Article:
The results always vary from person to person and depending on the severity of the case. But an important factor that ensures a bite splint will work – as it should – has something to do with consistent use. If you wear the appliance regularly, you will typically find an improvement in your condition within six weeks or so.
A noticeable change will often start by getting rid of symptoms like facial pain and headaches. In three months or so, you can expect to feel an optimal improvement, not just in the head and neck.

3. How Long Do I Have to Wear a Bite Splint?

The duration of the treatment will depend on your situation. Your dentist will tell you the amount of time you will need to wear the bite splint, whether all day or just at night. Wearing the bite splint for a short period usually does not help if you clench and grind your teeth while you sleep. Therefore, it is possible that you will need to wear it every day for at least four to six weeks.
Most people find wearing bite splints uncomfortable. However, after a few weeks of use, you should be able to get into the habit of adding the appliance as part of your regular routine.

4. When Should I Have a Dental Splint Replaced?

A dental or bite splint is used every day (usually at night). You’re most likely on this treatment because you clench or grind your teeth when you sleep. The splint will protect your teeth by preventing them from coming in contact with one another. As a result, you will be biting down on the dental splint you’re wearing.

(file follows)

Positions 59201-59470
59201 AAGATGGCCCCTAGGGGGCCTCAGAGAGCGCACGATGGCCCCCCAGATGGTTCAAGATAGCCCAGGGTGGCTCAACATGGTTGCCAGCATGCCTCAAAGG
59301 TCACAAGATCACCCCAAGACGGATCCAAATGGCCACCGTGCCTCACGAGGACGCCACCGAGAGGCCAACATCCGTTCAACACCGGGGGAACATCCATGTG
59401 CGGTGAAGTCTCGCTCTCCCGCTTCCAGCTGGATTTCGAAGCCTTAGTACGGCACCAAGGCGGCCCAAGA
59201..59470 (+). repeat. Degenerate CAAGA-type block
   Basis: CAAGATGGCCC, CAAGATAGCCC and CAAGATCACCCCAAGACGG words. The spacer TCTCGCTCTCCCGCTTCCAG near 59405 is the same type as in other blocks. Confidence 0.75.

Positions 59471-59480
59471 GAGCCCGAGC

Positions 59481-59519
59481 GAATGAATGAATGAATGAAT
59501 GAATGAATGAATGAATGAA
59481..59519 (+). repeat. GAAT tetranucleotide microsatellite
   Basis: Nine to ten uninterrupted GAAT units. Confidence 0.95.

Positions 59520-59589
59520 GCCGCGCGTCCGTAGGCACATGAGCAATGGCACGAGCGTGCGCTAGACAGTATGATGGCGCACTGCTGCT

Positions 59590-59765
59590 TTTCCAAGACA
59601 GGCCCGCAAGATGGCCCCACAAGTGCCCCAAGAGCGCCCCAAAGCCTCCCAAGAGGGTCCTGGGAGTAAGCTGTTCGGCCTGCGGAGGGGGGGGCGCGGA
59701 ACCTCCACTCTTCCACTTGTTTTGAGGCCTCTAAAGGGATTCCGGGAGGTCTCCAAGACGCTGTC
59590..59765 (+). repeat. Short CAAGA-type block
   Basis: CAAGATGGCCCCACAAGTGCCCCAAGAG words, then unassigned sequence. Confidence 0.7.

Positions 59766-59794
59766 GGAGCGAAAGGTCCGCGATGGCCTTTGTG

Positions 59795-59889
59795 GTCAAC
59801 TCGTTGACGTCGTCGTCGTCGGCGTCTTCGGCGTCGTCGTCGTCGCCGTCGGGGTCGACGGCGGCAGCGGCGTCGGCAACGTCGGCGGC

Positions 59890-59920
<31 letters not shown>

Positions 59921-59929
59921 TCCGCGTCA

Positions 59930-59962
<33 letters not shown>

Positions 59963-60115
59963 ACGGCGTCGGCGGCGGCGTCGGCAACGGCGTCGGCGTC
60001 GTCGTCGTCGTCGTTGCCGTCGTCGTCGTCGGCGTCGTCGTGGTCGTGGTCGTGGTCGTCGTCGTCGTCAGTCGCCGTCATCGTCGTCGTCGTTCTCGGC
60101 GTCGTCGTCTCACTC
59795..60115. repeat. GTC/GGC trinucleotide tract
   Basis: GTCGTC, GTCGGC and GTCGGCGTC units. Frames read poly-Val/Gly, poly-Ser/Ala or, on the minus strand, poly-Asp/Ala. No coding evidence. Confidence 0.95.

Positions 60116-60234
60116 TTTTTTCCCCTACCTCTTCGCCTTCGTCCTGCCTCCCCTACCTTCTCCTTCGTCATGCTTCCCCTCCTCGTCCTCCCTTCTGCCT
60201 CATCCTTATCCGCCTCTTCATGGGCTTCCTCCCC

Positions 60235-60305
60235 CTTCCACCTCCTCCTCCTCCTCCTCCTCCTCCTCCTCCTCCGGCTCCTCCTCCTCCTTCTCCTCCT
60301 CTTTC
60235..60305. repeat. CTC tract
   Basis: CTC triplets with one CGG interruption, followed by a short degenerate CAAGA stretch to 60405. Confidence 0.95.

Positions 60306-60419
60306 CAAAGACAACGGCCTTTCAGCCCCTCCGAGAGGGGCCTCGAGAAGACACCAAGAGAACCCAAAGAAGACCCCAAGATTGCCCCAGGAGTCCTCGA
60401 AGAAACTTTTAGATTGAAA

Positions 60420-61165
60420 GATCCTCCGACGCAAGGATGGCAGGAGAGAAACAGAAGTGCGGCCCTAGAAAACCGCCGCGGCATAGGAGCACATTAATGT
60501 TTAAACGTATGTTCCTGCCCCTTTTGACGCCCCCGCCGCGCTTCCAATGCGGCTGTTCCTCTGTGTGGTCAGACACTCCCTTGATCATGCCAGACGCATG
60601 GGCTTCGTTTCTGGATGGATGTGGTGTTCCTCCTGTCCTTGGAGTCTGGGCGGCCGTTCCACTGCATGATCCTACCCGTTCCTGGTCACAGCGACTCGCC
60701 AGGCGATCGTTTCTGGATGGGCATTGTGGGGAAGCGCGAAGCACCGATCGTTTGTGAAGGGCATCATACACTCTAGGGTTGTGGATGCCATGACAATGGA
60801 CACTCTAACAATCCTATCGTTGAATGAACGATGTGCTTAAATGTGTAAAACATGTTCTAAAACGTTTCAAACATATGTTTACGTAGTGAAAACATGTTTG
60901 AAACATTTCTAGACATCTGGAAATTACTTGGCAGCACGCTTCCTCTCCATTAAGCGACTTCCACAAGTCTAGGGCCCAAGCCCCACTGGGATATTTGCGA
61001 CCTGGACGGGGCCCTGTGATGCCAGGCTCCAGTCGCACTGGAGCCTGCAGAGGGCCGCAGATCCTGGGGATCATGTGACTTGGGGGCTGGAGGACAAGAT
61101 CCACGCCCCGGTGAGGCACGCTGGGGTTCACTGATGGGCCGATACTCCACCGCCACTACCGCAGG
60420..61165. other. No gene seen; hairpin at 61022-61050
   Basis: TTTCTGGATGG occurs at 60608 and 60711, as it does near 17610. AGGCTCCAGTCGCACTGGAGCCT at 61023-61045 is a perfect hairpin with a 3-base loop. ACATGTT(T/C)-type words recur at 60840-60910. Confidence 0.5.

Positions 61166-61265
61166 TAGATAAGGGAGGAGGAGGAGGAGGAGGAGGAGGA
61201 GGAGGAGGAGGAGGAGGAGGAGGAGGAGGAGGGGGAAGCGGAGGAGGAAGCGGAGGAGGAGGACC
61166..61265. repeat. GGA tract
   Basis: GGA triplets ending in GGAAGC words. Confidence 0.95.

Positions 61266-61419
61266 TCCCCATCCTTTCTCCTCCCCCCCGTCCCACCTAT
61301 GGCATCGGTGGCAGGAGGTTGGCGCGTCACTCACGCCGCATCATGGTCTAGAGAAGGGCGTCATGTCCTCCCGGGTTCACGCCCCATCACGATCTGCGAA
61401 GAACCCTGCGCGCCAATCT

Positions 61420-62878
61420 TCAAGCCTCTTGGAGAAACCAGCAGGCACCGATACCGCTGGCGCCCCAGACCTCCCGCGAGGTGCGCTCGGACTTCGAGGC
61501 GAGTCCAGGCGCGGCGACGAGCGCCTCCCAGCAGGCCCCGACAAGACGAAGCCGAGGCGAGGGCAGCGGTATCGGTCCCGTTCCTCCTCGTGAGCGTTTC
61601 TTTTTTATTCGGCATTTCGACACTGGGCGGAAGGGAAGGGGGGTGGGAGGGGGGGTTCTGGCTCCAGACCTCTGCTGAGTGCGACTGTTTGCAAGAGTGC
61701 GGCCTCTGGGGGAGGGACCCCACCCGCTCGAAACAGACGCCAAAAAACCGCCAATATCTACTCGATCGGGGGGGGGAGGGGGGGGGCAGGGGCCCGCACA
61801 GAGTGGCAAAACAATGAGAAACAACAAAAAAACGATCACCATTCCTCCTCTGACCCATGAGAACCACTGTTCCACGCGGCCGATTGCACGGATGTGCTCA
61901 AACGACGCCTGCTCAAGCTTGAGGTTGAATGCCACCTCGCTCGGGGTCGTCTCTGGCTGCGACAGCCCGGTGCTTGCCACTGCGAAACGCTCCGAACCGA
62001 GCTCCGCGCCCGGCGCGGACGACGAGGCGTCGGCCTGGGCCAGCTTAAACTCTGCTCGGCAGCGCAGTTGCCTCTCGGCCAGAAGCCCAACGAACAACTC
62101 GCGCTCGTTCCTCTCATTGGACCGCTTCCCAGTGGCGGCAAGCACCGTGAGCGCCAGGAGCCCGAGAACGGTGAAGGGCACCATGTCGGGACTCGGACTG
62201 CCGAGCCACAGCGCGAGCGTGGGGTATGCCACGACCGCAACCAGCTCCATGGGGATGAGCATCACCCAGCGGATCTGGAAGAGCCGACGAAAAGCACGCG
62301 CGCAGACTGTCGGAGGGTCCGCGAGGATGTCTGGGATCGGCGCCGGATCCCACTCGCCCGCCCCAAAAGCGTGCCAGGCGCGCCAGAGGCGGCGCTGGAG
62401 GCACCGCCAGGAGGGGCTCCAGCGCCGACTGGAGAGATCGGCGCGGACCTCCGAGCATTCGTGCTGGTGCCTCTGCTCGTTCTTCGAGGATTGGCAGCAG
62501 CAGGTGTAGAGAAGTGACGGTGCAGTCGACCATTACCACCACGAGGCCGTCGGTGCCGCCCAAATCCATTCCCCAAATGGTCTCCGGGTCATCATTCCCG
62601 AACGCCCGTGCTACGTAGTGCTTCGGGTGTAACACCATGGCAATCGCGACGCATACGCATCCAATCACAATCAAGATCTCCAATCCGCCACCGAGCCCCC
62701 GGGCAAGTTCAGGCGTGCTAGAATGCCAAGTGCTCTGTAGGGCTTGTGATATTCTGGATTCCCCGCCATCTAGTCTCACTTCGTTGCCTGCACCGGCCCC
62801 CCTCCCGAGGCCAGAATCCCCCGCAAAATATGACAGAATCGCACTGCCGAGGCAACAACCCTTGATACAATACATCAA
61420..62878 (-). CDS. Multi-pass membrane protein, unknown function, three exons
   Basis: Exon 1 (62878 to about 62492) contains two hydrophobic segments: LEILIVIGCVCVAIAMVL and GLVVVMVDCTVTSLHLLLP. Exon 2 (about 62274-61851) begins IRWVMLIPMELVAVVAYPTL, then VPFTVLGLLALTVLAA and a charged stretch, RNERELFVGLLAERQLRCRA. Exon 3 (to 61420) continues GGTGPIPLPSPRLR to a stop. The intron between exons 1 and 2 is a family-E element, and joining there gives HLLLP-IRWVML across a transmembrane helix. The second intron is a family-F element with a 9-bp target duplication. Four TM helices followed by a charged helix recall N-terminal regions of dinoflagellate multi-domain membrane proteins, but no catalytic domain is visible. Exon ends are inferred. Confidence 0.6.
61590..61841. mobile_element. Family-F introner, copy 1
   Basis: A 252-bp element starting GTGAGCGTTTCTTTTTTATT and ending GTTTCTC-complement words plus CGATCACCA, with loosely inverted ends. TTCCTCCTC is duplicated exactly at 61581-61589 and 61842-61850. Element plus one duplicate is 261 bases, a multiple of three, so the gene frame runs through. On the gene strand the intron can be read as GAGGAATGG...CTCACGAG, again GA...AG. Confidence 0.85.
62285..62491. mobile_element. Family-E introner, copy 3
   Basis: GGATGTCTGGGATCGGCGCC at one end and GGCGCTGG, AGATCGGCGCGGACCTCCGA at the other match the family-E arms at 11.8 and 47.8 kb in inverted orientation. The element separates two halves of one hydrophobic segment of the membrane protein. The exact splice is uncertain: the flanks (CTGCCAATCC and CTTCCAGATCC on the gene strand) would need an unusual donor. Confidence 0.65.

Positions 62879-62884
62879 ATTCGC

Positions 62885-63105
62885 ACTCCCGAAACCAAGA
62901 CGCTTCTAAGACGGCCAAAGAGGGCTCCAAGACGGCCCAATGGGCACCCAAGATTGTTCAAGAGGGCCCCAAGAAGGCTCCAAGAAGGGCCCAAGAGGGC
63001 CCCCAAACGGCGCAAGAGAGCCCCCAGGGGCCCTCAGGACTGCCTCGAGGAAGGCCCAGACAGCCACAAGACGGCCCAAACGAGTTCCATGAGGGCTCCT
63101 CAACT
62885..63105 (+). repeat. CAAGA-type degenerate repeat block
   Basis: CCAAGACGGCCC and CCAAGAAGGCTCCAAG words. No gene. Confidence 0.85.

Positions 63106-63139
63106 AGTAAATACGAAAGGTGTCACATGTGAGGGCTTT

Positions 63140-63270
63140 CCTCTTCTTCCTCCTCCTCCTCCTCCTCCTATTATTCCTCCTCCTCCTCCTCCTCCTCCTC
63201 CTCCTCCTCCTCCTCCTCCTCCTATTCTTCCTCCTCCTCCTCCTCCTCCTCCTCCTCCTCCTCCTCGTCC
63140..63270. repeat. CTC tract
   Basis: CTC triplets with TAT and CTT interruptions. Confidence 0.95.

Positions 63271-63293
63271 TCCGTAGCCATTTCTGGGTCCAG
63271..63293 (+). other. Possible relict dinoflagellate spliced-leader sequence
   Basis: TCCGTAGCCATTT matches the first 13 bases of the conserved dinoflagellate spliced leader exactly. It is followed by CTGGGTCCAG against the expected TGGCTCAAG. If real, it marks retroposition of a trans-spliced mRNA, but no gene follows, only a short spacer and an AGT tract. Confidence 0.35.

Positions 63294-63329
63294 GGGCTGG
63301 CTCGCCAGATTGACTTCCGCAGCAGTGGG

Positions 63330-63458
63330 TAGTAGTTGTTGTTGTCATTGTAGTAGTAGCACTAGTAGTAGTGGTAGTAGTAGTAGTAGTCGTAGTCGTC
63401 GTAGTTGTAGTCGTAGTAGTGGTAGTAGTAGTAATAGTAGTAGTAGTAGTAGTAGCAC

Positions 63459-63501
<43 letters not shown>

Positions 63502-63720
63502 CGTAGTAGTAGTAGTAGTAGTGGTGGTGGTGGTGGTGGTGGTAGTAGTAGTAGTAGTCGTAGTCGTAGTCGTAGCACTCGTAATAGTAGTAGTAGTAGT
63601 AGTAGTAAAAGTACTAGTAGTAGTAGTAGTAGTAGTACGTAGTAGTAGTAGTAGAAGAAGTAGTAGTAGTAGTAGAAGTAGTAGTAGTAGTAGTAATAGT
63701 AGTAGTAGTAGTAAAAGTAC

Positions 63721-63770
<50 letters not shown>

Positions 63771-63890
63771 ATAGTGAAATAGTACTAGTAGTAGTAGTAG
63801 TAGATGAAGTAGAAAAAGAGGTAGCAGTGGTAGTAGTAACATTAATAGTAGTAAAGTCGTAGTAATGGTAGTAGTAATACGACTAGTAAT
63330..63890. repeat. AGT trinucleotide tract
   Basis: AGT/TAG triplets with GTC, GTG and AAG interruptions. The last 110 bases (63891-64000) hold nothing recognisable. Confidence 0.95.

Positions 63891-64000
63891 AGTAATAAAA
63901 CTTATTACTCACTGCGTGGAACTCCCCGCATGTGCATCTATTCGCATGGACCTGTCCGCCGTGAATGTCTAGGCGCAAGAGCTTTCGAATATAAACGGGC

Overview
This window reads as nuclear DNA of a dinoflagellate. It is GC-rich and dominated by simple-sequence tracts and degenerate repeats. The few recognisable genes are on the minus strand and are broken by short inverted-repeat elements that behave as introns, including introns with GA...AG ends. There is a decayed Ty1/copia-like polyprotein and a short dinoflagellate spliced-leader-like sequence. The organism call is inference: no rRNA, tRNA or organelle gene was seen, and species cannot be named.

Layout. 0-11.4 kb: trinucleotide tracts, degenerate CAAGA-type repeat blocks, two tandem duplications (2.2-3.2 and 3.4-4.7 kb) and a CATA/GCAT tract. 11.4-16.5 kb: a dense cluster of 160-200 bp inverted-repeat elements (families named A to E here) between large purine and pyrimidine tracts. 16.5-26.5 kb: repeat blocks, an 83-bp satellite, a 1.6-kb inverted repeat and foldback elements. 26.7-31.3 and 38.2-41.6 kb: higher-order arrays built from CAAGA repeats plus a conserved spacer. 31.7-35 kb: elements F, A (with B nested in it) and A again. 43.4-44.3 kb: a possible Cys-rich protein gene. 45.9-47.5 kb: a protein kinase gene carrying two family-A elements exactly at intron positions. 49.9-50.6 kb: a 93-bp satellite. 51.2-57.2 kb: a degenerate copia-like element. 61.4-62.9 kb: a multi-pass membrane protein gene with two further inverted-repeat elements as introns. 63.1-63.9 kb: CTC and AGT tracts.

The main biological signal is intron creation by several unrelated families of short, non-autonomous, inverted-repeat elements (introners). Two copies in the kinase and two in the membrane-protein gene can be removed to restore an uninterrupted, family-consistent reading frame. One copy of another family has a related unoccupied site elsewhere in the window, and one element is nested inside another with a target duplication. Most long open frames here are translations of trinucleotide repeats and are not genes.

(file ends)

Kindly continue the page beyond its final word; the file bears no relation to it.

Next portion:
Splints are made of strong material and designed to last for a long time. However, you should always get proper care and assistance by visiting 123 Dental. Your splint may not require replacement but may be readjusted. It’s a common occurrence if it doesn’t fit anymore or you have had a major dental treatment done since wearing the splint.

5. Can A Splint Straighten My Teeth?

Splints may not necessarily realign your teeth, but there are instances where they reposition your jaw. As a result, the mouth gets realigned into a better or more ideal position. When it comes to straightening teeth, however, it’s more complex. You probably already know you need braces or aligners to straighten teeth.
Bite splints are not designed for aligning teeth, even if you have a very mild case of crowding. Although it is possible for the splint to cause changes in your teeth’s alignment, it will take several years for any difference to be noticeable.

6. Do Splints Change a Person's Bite?

Your bite is the way your upper and bottom teeth touch, particularly when you close your mouth. Normally, you sleep with your mouth closed, so that’s how teeth grinding can occur. Your dental splint will usually cover all your teeth. However, some dentists allow the use of partial coverage splints. If so, this splint will cover only your front or back teeth. It means that your teeth will continue to touch, specifically those areas that do not have the splint.
123 Dental avoids the use of partial coverage as much as possible because of the risk of compressing the teeth. Regular use of such an appliance could lead to unwanted bite changes.

7. Is It Difficult to Wear a Bite Splint?

Many patients don’t feel any discomfort while wearing splints. However, the experience differs from person to person. Some can easily tolerate bite splints, while others find it difficult to add it to their routine. Splints may even make you gag. In addition, they can be bulky and strange, but we’re sure you can adjust to your dental splint pretty quickly.
If you have any trouble wearing the appliance, please do not hesitate to contact 123 Dental. We’re always happy to help!